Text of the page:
By 26 March, the Japanese troops supported by tanks had broken out of their Xiushui River bridgehead and reached the west gate of Nanchang, defeating Chinese reinforcements from the Third War Zone. Yasuji Okamura's troops were joined by another Japanese regiment striking south from the north of Nanchang, and the converged Japanese forces began surrounding and laying siege to the city. The city of Nanchang fell the next day, with the Chinese defenders suffering heavy casualties. The Japanese Army continued to clear out the rural area throughout March and April, marking the end of the first phase of the campaign.[citation needed]

The Japanese used chemical weapons against Chinese forces who lacked chemical weapons in order to compensate for when they were numerically inferior, whenever Chinese were defeating the Japanese in hand to hand combat. The Japanese did not dare to use gas against the Americans because the Americans had their own chemical weapons stockpile and the Japanese feared retaliation.[8][9][10]

Poison gas was used by the Japanese when they were losing hand to hand combat against the Chinese in the Nanchang sector in 1939.[11] The Japanese were routed and fled 3 miles after being defeated in hand to hand fighting by Chinese forces in Yichun, Jiangxi which was located on the Nanchang-Jiujiang railway.[12] The Japanese had to deploy their naval fleet and naval air force to break through the booms of Wuxue and Jiujiang in order to threaten Hankou.[13] Fierce blood hand to hand fighting took place at Nanchang in 1939. In one raid over 50 Japanese soldiers were killed in a barracks in hand to hand fighting and when it was set on fire.[14]

Freda Utley said that the Japanese were inferior at hand to hand combat against the Chinese at the battle of Hankou, but the Japanese used poison gas to win at the battles of Hankou and Nanchang. Freda Utley interviewed Cantonese general General Li Hanyuan and saw captured war booty taken from dead Japanese soldiers at the battle of Hankow, including Japanese charms, "thousand stich belts", officers' swords, field glasses, flags, gas masks, rifles, machine guns, letters and diaries from Japanese officers like a captain .The Japanese captain's diary was filed with despair and belief that Japan would not win the war. Freda Utley then interviewed Guangxi clique general Li Zongren after he defeated the Japanese at Taierzhuang, who noted his troops were superior in hand to hand combat against the Japanese but the Japanese could not deploy heavy artillery, and that the Japanese were only winning at Wuhan because the Japanese were mass deploying mustard gas and tear gas against Chinese troops who totally lacked gas masks.[15][16]

At Huangmei, in fierce hand to hand fighting the Japanese were fought to a standstill by the Chinese in 1938 during the battle of Wuhan.[17][18]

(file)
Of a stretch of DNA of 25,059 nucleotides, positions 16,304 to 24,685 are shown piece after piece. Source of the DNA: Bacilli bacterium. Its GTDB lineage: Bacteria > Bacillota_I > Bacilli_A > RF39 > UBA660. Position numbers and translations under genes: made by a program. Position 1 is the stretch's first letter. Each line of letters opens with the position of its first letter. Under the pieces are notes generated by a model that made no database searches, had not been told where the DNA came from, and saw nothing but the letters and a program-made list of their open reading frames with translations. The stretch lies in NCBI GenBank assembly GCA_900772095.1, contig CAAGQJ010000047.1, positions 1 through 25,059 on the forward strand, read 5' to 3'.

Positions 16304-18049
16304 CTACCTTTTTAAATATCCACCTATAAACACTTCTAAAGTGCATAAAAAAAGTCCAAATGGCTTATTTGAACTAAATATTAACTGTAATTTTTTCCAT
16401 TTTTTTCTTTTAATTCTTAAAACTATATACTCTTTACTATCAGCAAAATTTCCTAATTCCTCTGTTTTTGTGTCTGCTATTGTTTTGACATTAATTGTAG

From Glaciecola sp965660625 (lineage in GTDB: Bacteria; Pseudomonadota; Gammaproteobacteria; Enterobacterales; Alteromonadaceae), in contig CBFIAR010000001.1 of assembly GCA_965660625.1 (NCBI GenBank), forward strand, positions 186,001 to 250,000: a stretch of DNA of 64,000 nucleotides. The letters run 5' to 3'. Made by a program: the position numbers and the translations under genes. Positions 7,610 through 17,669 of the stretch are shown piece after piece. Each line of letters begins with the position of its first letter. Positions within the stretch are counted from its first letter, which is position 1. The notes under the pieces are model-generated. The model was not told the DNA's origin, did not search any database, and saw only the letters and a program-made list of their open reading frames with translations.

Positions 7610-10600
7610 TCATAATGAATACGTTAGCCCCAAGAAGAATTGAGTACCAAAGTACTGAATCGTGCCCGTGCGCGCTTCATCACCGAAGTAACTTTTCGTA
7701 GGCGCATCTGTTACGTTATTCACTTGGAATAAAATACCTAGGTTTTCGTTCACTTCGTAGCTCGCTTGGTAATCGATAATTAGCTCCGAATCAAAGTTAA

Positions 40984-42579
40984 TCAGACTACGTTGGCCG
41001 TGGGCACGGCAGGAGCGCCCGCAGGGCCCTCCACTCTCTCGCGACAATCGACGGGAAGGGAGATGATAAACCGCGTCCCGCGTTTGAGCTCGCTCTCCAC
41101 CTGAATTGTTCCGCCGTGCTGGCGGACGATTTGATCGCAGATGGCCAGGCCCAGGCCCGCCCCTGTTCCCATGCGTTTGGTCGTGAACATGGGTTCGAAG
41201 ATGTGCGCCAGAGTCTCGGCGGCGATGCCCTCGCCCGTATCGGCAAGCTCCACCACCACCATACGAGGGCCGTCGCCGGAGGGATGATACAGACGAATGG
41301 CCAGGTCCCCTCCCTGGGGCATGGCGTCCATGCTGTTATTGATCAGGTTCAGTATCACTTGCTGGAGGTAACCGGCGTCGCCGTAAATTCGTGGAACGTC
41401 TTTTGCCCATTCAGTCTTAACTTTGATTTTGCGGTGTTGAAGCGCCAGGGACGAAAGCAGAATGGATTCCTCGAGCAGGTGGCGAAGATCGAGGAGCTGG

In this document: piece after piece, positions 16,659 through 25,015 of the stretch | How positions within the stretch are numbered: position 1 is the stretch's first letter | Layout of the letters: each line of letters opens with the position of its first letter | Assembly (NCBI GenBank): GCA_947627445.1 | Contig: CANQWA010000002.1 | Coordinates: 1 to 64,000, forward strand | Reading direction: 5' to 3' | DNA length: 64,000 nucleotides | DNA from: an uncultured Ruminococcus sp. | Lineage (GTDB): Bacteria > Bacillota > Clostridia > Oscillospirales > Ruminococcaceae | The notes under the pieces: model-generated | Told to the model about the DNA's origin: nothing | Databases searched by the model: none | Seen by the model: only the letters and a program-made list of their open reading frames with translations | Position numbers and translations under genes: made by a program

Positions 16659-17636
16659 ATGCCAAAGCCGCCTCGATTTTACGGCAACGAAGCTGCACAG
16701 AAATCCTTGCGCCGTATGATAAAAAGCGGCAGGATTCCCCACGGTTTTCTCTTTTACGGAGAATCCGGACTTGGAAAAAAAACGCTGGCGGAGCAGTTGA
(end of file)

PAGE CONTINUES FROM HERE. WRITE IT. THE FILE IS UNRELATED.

Chinese counterattack and retreat

Despite losing the city of Nanchang to the Japanese, Chinese forces in Jiangxi continued to make a stand. During a period lasting until the end of April some Japanese forces were moved to support operations in other areas (see Battle of Suizao). The Chinese Nationalists saw an opportunity in this weakening of available Japanese manpower, and planned a counterattack to retake the city. Their directive was to cut off the Japanese contact and disrupt the enemy from the rear.[citation needed]

On 21 April, a surprise attack by the forces of the Third and Ninth War Zones began from the north, west, and south of Nanchang.[19] It began with the 1st Army Group in the 60th Army Division as well as the 58th Army Division attacking from the North. They were later joined by the 74th and 49th Army Groups as they pushed in through Japanese defenses. In the south, this sudden offensive quickly broke through the Japanese positions as they advanced towards Nanchang proper. After five days of relentless advancement, the 32nd Army Group at the front of the Southern Chinese spearhead reached the outer area of Nanchang.[6] Throughout the Chinese attack, the Japanese still retained control over the Xiushui River and continually received supplies and reinforcements throughout the five-day advance of Chinese troops.[citation needed]

Beginning on 27 April, the Japanese began a counteroffensive against the Chinese push by attacking the southern troops. Supported by heavy artillery fire, and air support the Japanese retook several of their strongholds around the city and forced the Chinese divisions to fall back.[20] For the following week, progress was at a standstill on both sides as they held their defensive positions. Hoping to end the conflict quickly, Chiang Kai-shek ordered the Chinese divisions surrounding Nanchang on 2 May to retake the city by 5 May.[6]